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Sending Money Abroad? Must-Know Implications of The Revised Liberalised Remittance Scheme (LRS) For Resident Individuals

Revised LRS for Resident Individuals: What You Need to Know

CS Muhammed Sahal
Company Secretary I Partner-Legacy Partners

Sending Money Abroad? Must-Know Implications of The Revised Liberalised Remittance Scheme (LRS) For Resident Individuals


The Liberalised Remittance Scheme (LRS) has long been a vital tool for resident individuals in India, enabling them to remit funds abroad for various permitted transactions. However, recent revisions to the LRS have introduced significant changes that individuals need to be aware of. This blog aims to provide an overview of the revised LRS and its implications for resident individuals looking to remit money abroad.

Background on the Liberalised Remittance Scheme:

Introduced on 4th February 2004, the LRS was implemented as a liberalization measure to facilitate the remittance of funds abroad for permitted current or capital account transactions, or a combination of both. Under the scheme, resident individuals were allowed to remit up to USD 2,50,000 or its equivalent per financial year for such transactions.

Permitted Transactions under the LRS:

The LRS permits a wide range of capital and current account transactions for resident individuals. Capital account transactions include opening foreign currency accounts abroad, purchasing property, making investments, and providing loans to non-resident Indian relatives. Current account transactions cover private visits, gifting, employment abroad, emigration, maintenance of close relatives abroad, business trips, medical treatment, and educational expenses.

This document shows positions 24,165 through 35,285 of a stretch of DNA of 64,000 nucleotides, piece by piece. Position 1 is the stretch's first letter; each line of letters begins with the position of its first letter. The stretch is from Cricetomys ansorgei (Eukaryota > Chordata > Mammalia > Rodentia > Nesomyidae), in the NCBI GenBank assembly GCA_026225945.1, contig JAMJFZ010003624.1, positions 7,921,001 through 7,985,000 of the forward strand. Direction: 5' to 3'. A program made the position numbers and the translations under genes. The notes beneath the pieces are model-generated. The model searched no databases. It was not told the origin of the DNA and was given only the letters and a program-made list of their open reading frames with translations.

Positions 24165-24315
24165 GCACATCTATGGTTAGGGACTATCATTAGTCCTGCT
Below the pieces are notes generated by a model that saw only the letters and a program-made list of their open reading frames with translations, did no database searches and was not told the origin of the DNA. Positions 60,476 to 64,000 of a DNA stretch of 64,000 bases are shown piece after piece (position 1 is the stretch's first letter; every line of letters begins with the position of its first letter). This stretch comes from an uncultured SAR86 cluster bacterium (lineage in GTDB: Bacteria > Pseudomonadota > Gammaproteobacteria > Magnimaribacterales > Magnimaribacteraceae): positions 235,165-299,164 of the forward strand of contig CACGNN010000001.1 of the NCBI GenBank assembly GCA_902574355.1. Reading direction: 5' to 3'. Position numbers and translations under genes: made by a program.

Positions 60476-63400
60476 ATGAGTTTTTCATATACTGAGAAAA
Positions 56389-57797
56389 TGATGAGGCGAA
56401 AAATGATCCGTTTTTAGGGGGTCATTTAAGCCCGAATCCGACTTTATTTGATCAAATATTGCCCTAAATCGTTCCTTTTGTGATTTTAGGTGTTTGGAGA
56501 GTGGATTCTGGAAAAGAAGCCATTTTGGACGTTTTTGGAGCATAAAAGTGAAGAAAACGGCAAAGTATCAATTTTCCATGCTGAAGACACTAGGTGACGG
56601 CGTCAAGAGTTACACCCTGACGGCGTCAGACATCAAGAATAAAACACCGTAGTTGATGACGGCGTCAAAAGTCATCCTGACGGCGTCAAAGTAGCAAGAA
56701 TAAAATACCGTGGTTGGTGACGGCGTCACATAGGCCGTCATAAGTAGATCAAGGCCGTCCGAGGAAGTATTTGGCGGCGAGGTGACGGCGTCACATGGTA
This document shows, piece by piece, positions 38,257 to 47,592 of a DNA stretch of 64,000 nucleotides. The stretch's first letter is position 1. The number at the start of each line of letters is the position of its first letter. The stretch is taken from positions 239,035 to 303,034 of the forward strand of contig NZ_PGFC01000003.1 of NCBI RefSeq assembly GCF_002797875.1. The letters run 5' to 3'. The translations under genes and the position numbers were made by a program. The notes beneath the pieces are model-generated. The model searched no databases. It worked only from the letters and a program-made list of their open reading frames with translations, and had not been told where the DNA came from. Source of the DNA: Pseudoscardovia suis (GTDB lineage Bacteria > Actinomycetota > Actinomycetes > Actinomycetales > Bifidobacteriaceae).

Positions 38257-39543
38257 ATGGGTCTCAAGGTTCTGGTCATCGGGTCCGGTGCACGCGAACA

Revised LRS and Tax Collection at Source (TCS):

In the recent Union Budget 2023, revisions were made to the Direct Tax provisions regarding foreign outward remittances under the LRS. Starting from 1st July 2023, a Tax Collection at Source (TCS) will be applicable for remittances under the LRS, excluding education and medical purposes. The revised TCS rate will be 20%, replacing the previous rate of 5% for remittances above INR 7 lakhs. This means that when individuals send money abroad, the seller may collect this tax from them.

Different TCS Rates for Various Purposes:

It is crucial to note that different TCS rates apply based on the purpose of remittance. For education purposes, the TCS rate remains at 0.5% for education loans from financial institutions and 5% for other educational remittances. However most of the capital account transactions such as investment in share capital, buying of properties etc the TCS rate will be 20% without any threshold limit, as opposed to the previous rate of 5%.

Exclusions and Clarifications:

To address procedural concerns, small transactions made using international debit or credit cards by individuals, up to Rs 7 lakh per financial year, will be excluded from the LRS limits and will not attract any TCS as per the press release of MoF dated 19th May 2023.

LRS Applicability and Overseas Investment:

It is important to note that the LRS scheme is available only to individuals and not to entities such as corporates, partnership firms, LLPs, or HUFs. Therefore, if individuals plan to expand business operations outside India, it is advisable to establish an entity in India and consider Overseas Direct Investment regulations, which allow investments of up to 400% of the entity's net worth.

Consultation with Professionals:

Given the complexities and potential implications of the revised LRS, it is highly recommended that individuals consult with qualified tax advisors or legal professionals to gain a comprehensive understanding of the revised scheme and its impact on their specific circumstances. These professionals will be able to provide personalized guidance based on the latest regulations and any recent updates or changes to the LRS scheme.


The revised Liberalised Remittance Scheme (LRS) introduces significant changes to the taxation of foreign outward remittances for resident individuals in India. The implementation of the Tax Collection at Source (TCS) at a rate of 20% for most remittance purposes represents a substantial shift from the previous 5% rate. Understanding these revisions is crucial for individuals engaging in international transactions and seeking to remit funds abroad. By seeking professional advice and staying informed about the latest regulations, individuals can navigate the revised LRS effectively and ensure compliance with tax obligations